That in reality this is all a bit more complicated is discussed below. Disable or Flush HBase tables before you delete the cluster Do you often delete and recreate the clusters. Therefore you have to think about both parameters separately and find the sweet spot in terms of performance for your particular setup.
Replay Once a HRegionServer starts and is opening the regions it hosts it checks if there are some left over log files and applies those all the way down in Store.
So you get the following path structure: When the HMaster is started or detects that region server has crashed it splits the log files belonging to that server into separate files and stores those in the region directories on the file system they belong to.
Stay Put So how is data written to the actual storage. We will address this further below. They are used when splitting or compacting regions as noted above.
But in the context of the WAL this is causing a gap where data is supposedly written to disk but in reality it is in limbo.
As long as you have applied all edits in time and persisted the data safely, all is well. In older versions of HBase, the log was configured in a similar manner to Cassandra to flush periodically.
Let"s look at the high level view of how this is done in HBase. One thing to note is that regions from a crashed server can only be redeployed if the logs have been split and copied. What we are missing though is where the KeyValue belongs to, i.
As long as you have applied all edits in time and persisted the data safely, all is well. It checks what the highest sequence number written to a storage file is, because up to that number all edits are persisted.
What you may have read in my previous post and is also illustrated above is that there is only one instance of the HLog class, which is one per HRegionServer. Further, ACK Acknowledgement is sent to the client as a confirmation of task completed, as soon as writing data is completed.
For that reason a log could be kept open for up to an hour or more if configured so. We are talking about fsync style issues. One option in the HBase configuration you may see is hfile. In my previous post we had a look at the general storage architecture of HBase.
If you do this for every region separately this would not scale well - or at least be an itch that sooner or later is causing pain. This is safer, however, than not using WAL at all with Puts.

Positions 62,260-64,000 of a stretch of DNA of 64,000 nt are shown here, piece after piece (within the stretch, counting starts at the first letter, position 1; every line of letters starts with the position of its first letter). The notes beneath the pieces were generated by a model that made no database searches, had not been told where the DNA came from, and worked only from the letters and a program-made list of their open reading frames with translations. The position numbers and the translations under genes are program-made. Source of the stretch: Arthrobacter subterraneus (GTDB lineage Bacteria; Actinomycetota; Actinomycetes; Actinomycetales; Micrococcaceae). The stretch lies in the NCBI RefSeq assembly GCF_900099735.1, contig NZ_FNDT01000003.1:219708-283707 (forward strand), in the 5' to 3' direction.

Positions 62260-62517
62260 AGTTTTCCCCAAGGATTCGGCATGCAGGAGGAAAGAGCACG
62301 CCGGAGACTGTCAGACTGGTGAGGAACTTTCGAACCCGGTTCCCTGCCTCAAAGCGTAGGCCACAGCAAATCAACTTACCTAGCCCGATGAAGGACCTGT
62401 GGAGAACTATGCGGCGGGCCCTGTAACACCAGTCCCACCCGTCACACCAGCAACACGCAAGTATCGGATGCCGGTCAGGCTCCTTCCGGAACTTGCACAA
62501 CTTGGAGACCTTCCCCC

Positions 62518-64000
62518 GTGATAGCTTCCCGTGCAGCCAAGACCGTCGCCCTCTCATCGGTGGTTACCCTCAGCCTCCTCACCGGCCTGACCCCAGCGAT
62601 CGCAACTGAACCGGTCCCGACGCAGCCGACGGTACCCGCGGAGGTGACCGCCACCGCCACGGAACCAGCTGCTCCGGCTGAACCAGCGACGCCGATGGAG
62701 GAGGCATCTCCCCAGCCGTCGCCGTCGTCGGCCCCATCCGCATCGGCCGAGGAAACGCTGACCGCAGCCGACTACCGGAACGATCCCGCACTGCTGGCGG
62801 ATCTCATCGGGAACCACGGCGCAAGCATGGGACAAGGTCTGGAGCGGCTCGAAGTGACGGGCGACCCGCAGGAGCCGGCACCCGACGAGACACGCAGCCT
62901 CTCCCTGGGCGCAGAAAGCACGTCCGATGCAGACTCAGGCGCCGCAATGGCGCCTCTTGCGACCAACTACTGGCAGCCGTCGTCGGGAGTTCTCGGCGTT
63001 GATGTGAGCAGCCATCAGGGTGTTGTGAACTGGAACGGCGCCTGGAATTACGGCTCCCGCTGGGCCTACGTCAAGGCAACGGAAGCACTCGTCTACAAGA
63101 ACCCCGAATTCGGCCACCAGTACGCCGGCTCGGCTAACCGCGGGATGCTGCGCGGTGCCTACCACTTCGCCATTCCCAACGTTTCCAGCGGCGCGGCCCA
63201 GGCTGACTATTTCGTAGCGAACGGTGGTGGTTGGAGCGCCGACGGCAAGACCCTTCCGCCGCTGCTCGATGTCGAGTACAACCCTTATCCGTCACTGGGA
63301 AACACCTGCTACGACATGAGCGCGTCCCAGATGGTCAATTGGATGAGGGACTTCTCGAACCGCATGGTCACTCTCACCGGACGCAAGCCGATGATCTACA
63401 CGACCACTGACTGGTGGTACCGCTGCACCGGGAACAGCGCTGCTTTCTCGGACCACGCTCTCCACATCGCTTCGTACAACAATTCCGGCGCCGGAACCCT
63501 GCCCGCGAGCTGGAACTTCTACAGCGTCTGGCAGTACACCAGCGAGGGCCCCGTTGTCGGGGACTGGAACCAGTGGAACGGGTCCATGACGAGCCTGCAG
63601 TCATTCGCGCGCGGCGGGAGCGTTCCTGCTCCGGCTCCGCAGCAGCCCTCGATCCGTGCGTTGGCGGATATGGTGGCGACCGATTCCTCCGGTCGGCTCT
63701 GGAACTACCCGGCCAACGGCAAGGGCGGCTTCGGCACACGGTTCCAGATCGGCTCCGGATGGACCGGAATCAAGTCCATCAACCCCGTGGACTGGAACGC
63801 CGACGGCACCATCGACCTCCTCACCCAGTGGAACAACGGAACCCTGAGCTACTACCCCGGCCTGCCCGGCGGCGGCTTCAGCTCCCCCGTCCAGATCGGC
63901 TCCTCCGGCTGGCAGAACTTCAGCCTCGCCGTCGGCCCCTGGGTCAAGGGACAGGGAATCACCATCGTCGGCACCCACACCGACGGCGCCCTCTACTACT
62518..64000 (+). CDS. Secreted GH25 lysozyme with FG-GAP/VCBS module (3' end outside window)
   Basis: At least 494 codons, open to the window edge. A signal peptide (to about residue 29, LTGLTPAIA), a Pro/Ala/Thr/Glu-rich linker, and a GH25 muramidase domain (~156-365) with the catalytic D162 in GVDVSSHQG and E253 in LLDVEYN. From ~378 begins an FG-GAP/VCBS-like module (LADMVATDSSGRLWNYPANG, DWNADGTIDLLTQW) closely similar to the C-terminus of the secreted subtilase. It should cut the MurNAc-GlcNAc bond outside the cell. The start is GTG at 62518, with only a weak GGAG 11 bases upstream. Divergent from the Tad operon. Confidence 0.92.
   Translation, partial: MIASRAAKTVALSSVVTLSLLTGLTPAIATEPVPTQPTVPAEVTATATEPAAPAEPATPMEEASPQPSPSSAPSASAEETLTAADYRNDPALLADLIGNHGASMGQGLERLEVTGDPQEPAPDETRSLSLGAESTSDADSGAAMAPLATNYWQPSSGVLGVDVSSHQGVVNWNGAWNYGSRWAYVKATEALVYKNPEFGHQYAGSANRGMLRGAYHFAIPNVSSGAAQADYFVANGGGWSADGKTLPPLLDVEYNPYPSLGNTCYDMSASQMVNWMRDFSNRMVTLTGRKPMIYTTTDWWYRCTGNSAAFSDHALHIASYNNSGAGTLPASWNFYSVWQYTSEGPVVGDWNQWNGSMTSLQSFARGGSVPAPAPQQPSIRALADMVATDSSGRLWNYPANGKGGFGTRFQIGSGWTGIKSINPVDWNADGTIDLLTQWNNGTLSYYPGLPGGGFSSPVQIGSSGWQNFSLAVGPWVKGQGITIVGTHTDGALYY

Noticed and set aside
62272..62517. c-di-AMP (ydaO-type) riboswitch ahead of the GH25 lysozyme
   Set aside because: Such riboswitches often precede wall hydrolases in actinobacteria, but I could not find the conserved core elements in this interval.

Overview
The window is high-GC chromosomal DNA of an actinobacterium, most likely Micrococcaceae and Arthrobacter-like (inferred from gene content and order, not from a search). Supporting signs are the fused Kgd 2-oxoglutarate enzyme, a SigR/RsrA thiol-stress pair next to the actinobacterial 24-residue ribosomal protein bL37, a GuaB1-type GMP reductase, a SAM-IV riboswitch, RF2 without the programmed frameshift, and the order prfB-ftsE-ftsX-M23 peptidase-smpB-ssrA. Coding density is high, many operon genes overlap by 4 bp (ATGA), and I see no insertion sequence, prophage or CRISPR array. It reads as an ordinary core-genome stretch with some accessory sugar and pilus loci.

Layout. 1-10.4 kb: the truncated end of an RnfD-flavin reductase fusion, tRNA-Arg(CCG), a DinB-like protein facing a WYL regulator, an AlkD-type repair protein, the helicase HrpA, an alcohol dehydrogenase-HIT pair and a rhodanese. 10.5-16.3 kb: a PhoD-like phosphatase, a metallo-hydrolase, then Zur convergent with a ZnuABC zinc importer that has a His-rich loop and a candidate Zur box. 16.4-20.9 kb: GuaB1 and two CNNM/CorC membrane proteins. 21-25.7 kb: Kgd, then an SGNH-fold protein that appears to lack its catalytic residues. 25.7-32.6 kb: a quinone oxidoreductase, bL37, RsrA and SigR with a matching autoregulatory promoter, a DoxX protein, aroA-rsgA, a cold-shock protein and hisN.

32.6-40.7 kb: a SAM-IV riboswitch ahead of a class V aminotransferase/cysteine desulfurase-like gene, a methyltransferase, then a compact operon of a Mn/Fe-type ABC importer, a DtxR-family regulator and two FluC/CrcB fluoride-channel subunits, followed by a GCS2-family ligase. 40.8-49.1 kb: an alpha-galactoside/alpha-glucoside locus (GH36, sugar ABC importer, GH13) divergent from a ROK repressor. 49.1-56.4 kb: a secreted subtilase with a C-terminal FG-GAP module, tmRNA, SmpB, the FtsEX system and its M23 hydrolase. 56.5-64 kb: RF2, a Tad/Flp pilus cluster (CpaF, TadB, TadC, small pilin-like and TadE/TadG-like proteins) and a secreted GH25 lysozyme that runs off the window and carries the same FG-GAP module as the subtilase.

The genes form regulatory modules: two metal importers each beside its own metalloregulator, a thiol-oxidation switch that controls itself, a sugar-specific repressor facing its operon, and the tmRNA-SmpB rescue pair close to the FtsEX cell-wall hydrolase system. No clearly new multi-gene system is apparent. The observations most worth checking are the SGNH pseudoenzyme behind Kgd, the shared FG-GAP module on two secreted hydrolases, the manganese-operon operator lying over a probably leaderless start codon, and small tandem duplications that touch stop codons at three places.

But that is not how Hadoop was set out to work. Then came HDFSwhich revisits the append idea in general. This also includes the "special" -ROOT- and. If a process dies while writing the data the file is pretty much considered lost. For bulk imports, this means that all clients will write to the same region until it is large enough to split and become distributed across the cluster.
When the HRegion is "opened" it sets up a Store instance for each HColumnFamily for every table as defined by the user beforehand. The benefit is aggregated and asynchronous HLog- writes, but the potential downside is that if the RegionServer goes down the yet-to-be-flushed edits are lost.
That is stored in the HLogKey. With each record that number is incremented to be able to keep a sequential order of edits. If deferred log flush is used, WAL edits are kept in memory until the flush period.
Distributed Log Splitting As remarked splitting the log is an issue when regions need to be redeployed. It then checks if there is a log left that has edits all less than that number. This is a good place to talk about the following obscure message you may see in your logs: It simply calls HLog.
Its structure is as follows: Larger block size is preferred if files are primarily for sequential access. But if you have to split the log because of a server crash then you need to divide into suitable pieces, as described above in the "replay" paragraph. If we kept the commit log for each tablet in a separate log file, a very large number of files would be written concurrently in GFS.
[ Also on InfoWorld: Big data showdown: Cassandra vs. HBase | Which freaking database should I use? A write operation in HBase first records the data to a commit log (a "write-ahead log.
How does HBase write performance differ from write performance in Cassandra with consistency level ALL? Question by sarika aerolla Apr 20, at AM Hbase cassandra. Comment.
People who voted for this Because only the write-ahead log has been replicated to the other HDFS nodes, if the region server that accepted the write. Is it right that Cassandra is good for write and less read, whereas HBASE is good for random read and write? Cassandra good for write and less read, HBASE random read write.
Ask Question. up vote 1 down vote favorite. Is it right that Cassandra is good for write and less read, whereas HBASE is good for random read and write?. HBase Architecture - Write-ahead-Log As far as HBase and the log is concerned you can turn down the log flush times to as low as you want - you are still dependent on the underlaying file system as mentioned above; the stream used to store the data is flushed but is it written to disk yet?
Or Dynomite, Voldemort, Cassandra and so on.
You need to write code to access Hbase, it does not use a sql-like language like Cassandra. Phoenix, which is just a wrapper around Hbase, is more of a direct competitor to Cassandra in my opinion.
Comparing Phoenix vs Cassandra, one the biggest differences to me are that Phoenix is dependent on an Hadoop stack, with all. Cassnadra vs HBase 1. structured merge tree Writes are aggregated in memory and thenflushed to disk in one batch Memtable is actually a write-behind cache Write-ahead log (disk commit log) is used to protectin-memory data from node failures In-memory entries are asynchronouslypersisted as a single segment (file) ofrecords sorted by key .Disable write ahead log hbase vs cassandra